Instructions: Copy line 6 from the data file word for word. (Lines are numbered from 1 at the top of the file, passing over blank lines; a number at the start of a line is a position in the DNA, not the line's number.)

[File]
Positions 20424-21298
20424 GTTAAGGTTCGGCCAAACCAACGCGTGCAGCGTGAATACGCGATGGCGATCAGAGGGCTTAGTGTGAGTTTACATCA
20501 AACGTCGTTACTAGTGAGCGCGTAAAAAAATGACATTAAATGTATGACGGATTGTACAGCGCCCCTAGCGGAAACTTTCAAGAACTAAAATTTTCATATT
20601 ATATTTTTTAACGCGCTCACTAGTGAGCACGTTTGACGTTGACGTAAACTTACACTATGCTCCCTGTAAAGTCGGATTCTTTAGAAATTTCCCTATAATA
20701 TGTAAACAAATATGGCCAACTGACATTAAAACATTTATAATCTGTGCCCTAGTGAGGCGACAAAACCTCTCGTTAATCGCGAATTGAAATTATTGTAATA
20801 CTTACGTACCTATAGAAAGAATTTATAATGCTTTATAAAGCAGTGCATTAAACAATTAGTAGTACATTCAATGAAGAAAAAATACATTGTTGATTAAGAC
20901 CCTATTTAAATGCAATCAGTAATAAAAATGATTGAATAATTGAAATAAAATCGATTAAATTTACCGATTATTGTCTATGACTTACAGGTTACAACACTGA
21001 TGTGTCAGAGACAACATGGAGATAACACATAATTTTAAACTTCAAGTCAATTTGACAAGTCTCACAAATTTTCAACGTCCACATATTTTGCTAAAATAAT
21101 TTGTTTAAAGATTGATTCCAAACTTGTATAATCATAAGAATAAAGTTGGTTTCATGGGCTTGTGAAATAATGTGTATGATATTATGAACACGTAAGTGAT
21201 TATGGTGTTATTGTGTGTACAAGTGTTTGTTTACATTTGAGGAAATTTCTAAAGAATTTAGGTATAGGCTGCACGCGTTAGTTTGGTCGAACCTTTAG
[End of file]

20801 CTTACGTACCTATAGAAAGAATTTATAATGCTTTATAAAGCAGTGCATTAAACAATTAGTAGTACATTCAATGAAGAAAAAATACATTGTTGATTAAGAC